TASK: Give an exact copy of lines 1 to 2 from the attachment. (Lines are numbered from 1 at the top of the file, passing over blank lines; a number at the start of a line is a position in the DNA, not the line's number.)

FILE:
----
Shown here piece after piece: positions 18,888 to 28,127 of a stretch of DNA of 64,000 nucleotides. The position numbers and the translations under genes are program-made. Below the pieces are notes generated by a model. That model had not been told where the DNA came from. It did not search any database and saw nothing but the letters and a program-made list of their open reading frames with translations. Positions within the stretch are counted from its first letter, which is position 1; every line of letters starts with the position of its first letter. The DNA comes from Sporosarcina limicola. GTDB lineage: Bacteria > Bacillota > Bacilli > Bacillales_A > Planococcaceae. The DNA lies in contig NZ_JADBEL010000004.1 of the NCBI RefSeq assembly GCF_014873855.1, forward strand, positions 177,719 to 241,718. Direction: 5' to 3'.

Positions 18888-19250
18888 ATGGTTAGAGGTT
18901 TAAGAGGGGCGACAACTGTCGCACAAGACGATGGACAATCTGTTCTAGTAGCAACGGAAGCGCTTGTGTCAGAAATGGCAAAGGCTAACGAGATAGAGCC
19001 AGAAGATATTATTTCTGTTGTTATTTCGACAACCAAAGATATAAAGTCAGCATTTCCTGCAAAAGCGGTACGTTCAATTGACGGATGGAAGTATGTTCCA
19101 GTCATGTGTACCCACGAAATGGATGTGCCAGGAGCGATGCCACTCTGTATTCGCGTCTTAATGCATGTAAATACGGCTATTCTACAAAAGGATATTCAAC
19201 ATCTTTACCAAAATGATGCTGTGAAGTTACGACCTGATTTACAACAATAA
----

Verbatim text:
Shown here piece after piece: positions 18,888 to 28,127 of a stretch of DNA of 64,000 nucleotides. The position numbers and the translations under genes are program-made. Below the pieces are notes generated by a model. That model had not been told where the DNA came from. It did not search any database and saw nothing but the letters and a program-made list of their open reading frames with translations. Positions within the stretch are counted from its first letter, which is position 1; every line of letters starts with the position of its first letter. The DNA comes from Sporosarcina limicola. GTDB lineage: Bacteria > Bacillota > Bacilli > Bacillales_A > Planococcaceae. The DNA lies in contig NZ_JADBEL010000004.1 of the NCBI RefSeq assembly GCF_014873855.1, forward strand, positions 177,719 to 241,718. Direction: 5' to 3'.

Positions 18888-19250